A 48-foot U.S. flag is seen June 24, 2016, outside Sacred Heart Church in downtown Peoria, Illinois. (CNS/Catholic Post/Tom Dermody)
Jesus wandered in the desert for 40 days and the Israelites for 40 years! I have only made you, dear reader, wander through H. Richard Niebuhr for four days. What can we now say having made the trek? Are there any clamant conclusions? Any contemporary applications that would have escaped Niebuhr because of the time in which he wrote compared to our own?
Let us start with his conclusion which, in turn, starts as a non-conclusion:
Yet one is stopped at one point or another from making the attempt to give a final answer, not only by the evident paucity of one's historical knowledge, as compared with some other historical men, and the evident weakness of one's ability in conceptual construction, as compared with other thinkers, but by the conviction, the knowledge, that the giving of such an answer by any finite mind, to which any measure of limited and little faith has been granted, would be an act of usurpation of the Lordship of Christ which at the same time would involve doing violence to the liberty of Christian men and to the unconcluded history of the church in culture. If we should make such an attempt we should need to assume that our particular place in the church and history is so final that we can hear not only the word of God addressed to us but His whole word [p. 232].
In a word, our decisions in faith "are made, it appears, on the basis of relative insights and faith, but they are not relativistic." Yes, our knowledge and experience are partial. "Our solutions and decisions are relative, [also] because they are related to the fragmentary and frail measure of our faith" (p. 235).
As well, not only our place in history, but our duties in the social structure are relative: "A great and powerful church cannot responsibly do what a small and persecuted sect found to be required of it" (p. 236).
Lastly, "there is a relativity of values that we must take into account in all our choices. Everything with which we deal has many value relations; it has value for ourselves, for other men, for life, for reason, for the state, and so on. … Priest, Levite, and Samaritan must be considered equal in value as objects of divine valuation; but they are not equal in value to the victim of the robbers, quite apart from anything he thinks about them" (p. 237).
This relativity of our situation, however, is balanced by the God revealed to us. "If we have no faith in the absolute faithfulness of God-in-Christ, it will doubtless be difficult for us to discern the relativity of our faith," Niebuhr correctly observes. "Because that faith is weak, therefore we shall always endeavor to make our personal or our social faith into an absolute" (p. 239). There is no compromise here: "One cannot compromise among incommensurable interests and values; and an absolute standard cannot be compromised — it can only be broken" (p. 241).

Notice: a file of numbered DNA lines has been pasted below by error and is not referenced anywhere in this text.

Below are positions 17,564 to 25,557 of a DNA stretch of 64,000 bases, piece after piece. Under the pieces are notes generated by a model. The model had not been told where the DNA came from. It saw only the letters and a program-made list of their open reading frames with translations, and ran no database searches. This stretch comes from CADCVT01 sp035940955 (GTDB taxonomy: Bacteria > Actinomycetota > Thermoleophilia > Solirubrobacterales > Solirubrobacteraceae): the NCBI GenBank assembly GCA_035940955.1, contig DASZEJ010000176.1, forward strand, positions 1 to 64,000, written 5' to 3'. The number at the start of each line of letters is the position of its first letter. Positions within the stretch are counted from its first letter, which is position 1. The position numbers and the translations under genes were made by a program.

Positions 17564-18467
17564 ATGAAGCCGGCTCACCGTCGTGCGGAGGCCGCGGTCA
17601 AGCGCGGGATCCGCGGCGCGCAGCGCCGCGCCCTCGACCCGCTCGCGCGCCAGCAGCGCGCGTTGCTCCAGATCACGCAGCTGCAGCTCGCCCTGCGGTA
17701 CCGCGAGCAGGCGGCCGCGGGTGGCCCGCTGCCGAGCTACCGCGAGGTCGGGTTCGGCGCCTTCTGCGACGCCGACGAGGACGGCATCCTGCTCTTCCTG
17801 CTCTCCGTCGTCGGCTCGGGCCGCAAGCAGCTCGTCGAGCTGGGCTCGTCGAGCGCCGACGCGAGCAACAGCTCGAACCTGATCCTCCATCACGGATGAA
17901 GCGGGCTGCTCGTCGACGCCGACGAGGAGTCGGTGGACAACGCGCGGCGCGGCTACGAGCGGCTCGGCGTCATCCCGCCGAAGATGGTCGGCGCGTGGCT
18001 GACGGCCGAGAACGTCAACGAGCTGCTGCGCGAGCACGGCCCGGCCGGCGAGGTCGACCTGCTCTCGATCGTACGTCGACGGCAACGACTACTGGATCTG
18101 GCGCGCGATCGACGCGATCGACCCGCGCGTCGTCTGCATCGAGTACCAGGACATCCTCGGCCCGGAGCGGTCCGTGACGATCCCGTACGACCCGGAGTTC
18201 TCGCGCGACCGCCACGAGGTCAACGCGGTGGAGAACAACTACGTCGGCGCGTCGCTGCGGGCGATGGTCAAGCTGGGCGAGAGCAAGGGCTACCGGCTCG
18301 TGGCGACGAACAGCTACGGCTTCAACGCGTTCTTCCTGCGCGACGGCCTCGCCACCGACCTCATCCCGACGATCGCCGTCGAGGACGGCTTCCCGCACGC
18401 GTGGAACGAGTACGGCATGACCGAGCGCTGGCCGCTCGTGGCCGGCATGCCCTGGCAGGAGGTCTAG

What started then with an admittance that we cannot attain any final answers ends with a precise conclusion: All our human deeds and thoughts are relative, but they are not relativistic because God is faithful and his faithfulness is absolute.
Niebuhr's conclusion, which is a conclusion from the starting point, is more simply stated:
The existential problem, stated in despair or in faith, cannot be phrased simply in terms of the "I." We are involved, and every "I" confronts its destiny in our salvation or damnation. What will become of us? What is our whence and whither? What is the meaning — if meaning there is — in this whole march of mankind with which I am marching? ... It is not in lonely internal debate but in the living dialogue of the self with other selves that we can come to the point where we can make a decision and say, "Whatever may be the duty of other men, this is my duty," or, "Whatever others do, this is what I must do."
We do not confront, and we are not confronted by, Christ alone, but among a great arc of discipleship. We are not Christians because we happen to have been born in a place where there were Bibles lying about. The church exists in the heart of every Christian. "What would I know of Him, but for her?" asked the great French theologian Henri de Lubac.
I agree with both of those conclusions that Niebuhr draws and I would draw a few others that reflect the difference in time and cultural circumstances that have passed. Before doing so, let me remind the reader that I am so far above my pay grade at this point, my vertigo has kicked in. When I speak on a college campus, I like to start by reminding the audience, "I am not a theologian. I only pretend to be one on the internet." I repeat that reminder again here and now. Nonetheless, a friend wrote to say that this book "serves as an examination of conscience for us as individuals and as a community." In that spirit, I share the initial results from my own examination.
First, it is not only that each of the five resolutions of the Christ and culture problem are different, it is that all are necessary to the life of the church, maybe even to the life of the Christian. There are times and circumstances when we must invoke Christ as our ally to confront and denounce the culture, when we are right to separate ourselves from it, just as we will be using the language and the lore our culture gave us to make our stance.